We’ve all been here.
First, we think about something we want to accomplish. Let’s say, starting a martial art.
Then, we furiously research the topic and start to plan it out.
Finally, we get so overwhelmed by all the information that we get stuck in a cycle of trying to plan out the best way to actually start. Because if our approach isn’t perfect, we’ll be wasting our time, right??
Weeks go by and we still haven’t started, because we are still planning and researching the best way to go about it. Or we’re obsessing over the small barriers to entry, and distracting ourselves with the potential problems we’ll encounter along the way.
Well, you’re not alone. This is actually super common! And in an age of nearly unlimited information (and not all of it accurate or good), it’s increasingly easier and easier to get lost in the planning stages and never get your project off the ground.
As such, we have to become comfortable with the idea of imperfect action.
Imperfect actions are meaningful, but not necessarily optimized, steps in the right direction.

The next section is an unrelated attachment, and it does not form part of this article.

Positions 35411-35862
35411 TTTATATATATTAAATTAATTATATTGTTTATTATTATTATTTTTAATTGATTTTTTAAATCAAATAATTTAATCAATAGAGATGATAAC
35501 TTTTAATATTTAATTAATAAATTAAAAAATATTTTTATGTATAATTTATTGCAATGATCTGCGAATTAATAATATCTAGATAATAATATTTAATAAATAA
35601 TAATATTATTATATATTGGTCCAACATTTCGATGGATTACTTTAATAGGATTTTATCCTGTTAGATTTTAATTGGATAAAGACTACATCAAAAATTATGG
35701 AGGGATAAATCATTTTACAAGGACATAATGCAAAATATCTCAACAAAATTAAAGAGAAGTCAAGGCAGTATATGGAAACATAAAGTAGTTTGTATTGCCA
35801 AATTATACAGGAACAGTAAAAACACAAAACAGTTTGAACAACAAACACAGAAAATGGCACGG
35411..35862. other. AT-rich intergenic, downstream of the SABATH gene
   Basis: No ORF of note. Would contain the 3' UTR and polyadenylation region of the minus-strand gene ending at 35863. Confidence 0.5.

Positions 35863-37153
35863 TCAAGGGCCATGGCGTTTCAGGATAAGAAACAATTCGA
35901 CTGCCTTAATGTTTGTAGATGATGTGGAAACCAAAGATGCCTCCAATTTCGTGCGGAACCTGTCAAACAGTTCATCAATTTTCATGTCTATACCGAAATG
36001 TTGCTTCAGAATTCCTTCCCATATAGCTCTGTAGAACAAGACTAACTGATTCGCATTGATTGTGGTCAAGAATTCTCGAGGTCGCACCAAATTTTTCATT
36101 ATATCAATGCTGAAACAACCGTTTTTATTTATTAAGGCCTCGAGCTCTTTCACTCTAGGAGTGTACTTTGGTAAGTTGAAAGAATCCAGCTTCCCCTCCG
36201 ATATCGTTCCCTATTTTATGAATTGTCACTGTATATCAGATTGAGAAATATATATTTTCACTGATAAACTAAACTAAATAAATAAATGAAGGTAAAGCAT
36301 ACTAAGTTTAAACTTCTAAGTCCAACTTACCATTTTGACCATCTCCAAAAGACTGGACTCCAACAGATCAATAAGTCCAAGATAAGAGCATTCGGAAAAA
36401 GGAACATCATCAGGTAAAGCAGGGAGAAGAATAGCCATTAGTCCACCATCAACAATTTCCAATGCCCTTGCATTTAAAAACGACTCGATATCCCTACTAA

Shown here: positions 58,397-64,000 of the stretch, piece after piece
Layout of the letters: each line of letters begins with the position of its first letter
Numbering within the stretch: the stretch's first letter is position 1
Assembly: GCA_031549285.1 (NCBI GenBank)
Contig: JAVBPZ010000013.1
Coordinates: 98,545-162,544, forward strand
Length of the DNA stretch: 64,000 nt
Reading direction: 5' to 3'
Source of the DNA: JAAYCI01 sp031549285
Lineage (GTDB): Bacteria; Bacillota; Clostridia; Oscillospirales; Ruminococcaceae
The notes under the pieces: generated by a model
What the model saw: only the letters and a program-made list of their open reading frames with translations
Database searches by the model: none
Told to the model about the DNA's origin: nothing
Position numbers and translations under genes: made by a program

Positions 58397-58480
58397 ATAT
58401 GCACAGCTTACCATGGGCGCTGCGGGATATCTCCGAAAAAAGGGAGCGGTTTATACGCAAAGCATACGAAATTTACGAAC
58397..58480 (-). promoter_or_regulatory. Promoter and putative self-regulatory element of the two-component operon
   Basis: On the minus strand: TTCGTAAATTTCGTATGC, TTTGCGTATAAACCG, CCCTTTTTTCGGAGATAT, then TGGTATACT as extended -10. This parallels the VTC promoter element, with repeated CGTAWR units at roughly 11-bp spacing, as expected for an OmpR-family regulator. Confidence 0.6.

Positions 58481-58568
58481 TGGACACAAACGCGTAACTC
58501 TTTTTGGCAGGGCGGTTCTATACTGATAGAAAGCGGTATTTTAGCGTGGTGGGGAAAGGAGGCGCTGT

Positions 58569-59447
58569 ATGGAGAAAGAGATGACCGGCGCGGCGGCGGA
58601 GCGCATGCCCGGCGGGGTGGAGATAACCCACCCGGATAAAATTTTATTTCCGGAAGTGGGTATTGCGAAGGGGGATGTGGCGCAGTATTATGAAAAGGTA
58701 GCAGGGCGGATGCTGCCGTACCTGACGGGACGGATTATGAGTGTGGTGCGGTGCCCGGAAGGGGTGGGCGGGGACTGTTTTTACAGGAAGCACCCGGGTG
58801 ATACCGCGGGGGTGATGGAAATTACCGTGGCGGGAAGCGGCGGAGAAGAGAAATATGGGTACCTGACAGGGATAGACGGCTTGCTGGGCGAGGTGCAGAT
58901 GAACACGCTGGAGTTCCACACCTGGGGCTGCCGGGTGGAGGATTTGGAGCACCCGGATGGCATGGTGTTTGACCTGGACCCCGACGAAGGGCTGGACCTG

The truth is, we can’t really understand what perfect action is without the process of trial and error. Almost any action, at the beginning, is better than no action. Through the process of acting, we will learn to optimize our time and energy. We will develop more efficient ways to plan and operate. We will develop strong habits and begin to wean ourselves off bursts of motivation.
I deal with students all the time who ask a ton of questions over e-mail or text, but have less than stellar attendance records. While I am happy to correspond and work through some ideas, it’s important to remember that you can only accomplish your goals through action.
In Jiu Jitsu, for example, the path to black belt will not always be defined. You may not always have a plan or see the next step laid out before you. But if you show up to training on a regular basis, you will improve, and you will progress. Your imperfect actions will add up.
This isn’t to say that we shouldn’t orient ourselves with well defined goals, or research and chart out our path to the fullest extent we are able. Of course you should! Just don’t paralyze yourself with the planning at the expense of the doing.
There is literally not one example of a jiu-jitsu student who, through putting in the work, would not be able to achieve the rank of black belt. Not one.
Jiu Jitsu students–or any martial artist, for that matter–really only have two options: earn their black belt, or quit first.
Training doesn’t always have to be perfect. It just has to be.